John Crosbie once said “You can always tell the Newfoundlanders in heaven: they’re the ones who want to go home.”
I doubt truer words were ever said about my people. We really are drawn to our Fair Isle. This weekend I was honoured with the opportunity to return home for a show that paid honour to hundreds of boys who didn’t make it home: the brave young men of the Royal Newfoundland Regiment.
In 1914, hundreds of members of an entire generation of young Newfoundland men were called overseas to England to fight for King and country. They were the only North American unit in World War I to fight in Gallipoli, and then, on July 1, 1916, they went down in history in the Battle of the Somme. On that date, after several miscalculations and a number of other unfortunate decisions and outright mistakes, two of the first Allied command lines to attack at Beaumont Hamel, were disastrously unsuccessful. When the Newfoundland Regiment was called upon, at around 9:15 that morning, they jumped out of their trenches to face their challenge and almost certain death, without a moment’s hesitation. Not one man cowered or even thought to turn back. The results were horrific and would affect Newfoundland and its people for more than a century.
The Newfoundland Regiment began over 800-strong. At roll call the day after the attack on July 1st, 1916, only 68 men responded to their names. The rest were wounded, missing, or assumed dead. An entire generation of young men was lost.
It was just after returning from my last visit home to Newfoundland when I received a phone call from my dear friend, and former school-mate, Kellie Walsh. Kellie is a highly respected musician who conducts several ensembles, including Lady Cove, an award-winning Women’s choir based in St. John’s. This year marks 100 years since the fateful Battle at Beaumont Hamel, and Lady Cove was planning a concert in remembrance of the soldiers who fought and lost their lives during the Great War and that battle in general. Kellie asked me to be a guest an to host the evening. We worked out the details of timing, etc., and the ball was set a-rollin’.
Over the next 2 months I learned more about the war-time history of Newfoundland than I had ever known in the past. I read stories about the support these men had from their communities at home – about songs being written for “the Brave Boys of the Goulds”, and more. I read letters from young soldiers to their families back home, telling tales of the soldiers’ good spirits and enthusiasm about joining the fight. I read letters from fathers of 16 year-old boys, asking the “powers that be” to spare their sons from active duty, as they were too young and too unprepared. I read memoirs of those who’d survived the battle, describing what it was like to see their friends and comrades dying around them.
On more than one occasion, my own tears dropped on the notes I was making, as the emotional weight of the information was just too overwhelming, and I felt a combination of tremendous pride in my ancestors, and remarkable grief over their loss. These young men were so very proud to be fighting as Newfoundlanders. (At the time of the First World War, we were not yet a part of Canada. We had been a self-governing British colony from 1855, and then in 1907 we became a British dominion. We didn’t join Canada until 1949.) Letter after letter, memoir after memoir, there was one element that was particularly clear. While these boys may have been fighting for King and Country (Britain), they were doing so representing one place and one place only: Newfoundland.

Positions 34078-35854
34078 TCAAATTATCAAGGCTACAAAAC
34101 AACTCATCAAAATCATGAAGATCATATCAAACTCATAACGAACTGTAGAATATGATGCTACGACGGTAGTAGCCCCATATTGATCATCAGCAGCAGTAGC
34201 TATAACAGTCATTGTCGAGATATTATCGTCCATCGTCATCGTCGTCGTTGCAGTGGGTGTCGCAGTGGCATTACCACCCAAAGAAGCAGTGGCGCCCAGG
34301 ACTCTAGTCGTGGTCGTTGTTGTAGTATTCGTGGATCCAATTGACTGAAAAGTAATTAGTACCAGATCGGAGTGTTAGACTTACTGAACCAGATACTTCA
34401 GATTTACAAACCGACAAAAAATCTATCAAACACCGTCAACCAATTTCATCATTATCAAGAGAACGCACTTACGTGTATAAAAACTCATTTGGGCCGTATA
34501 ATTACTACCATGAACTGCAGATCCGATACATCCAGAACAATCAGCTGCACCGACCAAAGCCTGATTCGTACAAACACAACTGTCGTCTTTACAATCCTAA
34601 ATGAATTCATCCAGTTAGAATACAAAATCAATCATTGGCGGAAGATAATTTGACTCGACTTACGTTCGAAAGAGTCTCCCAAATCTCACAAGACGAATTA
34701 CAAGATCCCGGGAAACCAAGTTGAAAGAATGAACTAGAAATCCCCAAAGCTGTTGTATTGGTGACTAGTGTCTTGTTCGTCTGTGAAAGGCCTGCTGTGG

Once the music was chosen and the repertoire shared with me, my job was to weave things together; to connect what we were performing with the events of the time and to put things in proper context. The show was called “For The Boys”. It was to be the show that our boys never got because their military careers were simply too short-lived.
There is no way to convey the privilege I felt at being a part of that concert! I loved talking about the events of 1916; connecting the popularity of female film-stars to the drafting of so many men … discussing the emergence of Dixieland music at the time … introducing – and/or singing – songs like “You Belong To Me”, “K-K-K-Katy”, and “Lift Ev’ry Voice”. It all happened in front of a room of more than 400 people who sat elbow to elbow, listening intently, singing along full-voice at appropriate times, and crying together in respectful nostalgia. Lady Cove was wonderful and the concert conveyed the right tone of just enough levity to make it a “show”, and just enough gravity to convey the devastating loss we have all felt as Newfoundlanders since that fateful battle on July 1st, 1916.
At one point, various members of Lady Cove read the names of soldiers in the Newfoundland Regiment who were their direct relations, an understated “thank you” to their great uncles, grandfathers, and the like who offered the ultimate sacrifice in the fight for freedom, liberty, and fairness in the world.
The losses suffered by the Royal Newfoundland Regiment devastated Newfoundland itself. An entire generation of young men were lost; a generation of fishermen, hunters, carpenters, husbands, fathers … so many of the individuals who were unable to rebuild the island, its society and its economy … so many men unable to “come home” to resume the lives that were tragically cut short.
So, this past weekend, I “came home” … to celebrate and relish in the fact that I could … and to pay homage to those who, in their fight for liberty, were never to “come home” again.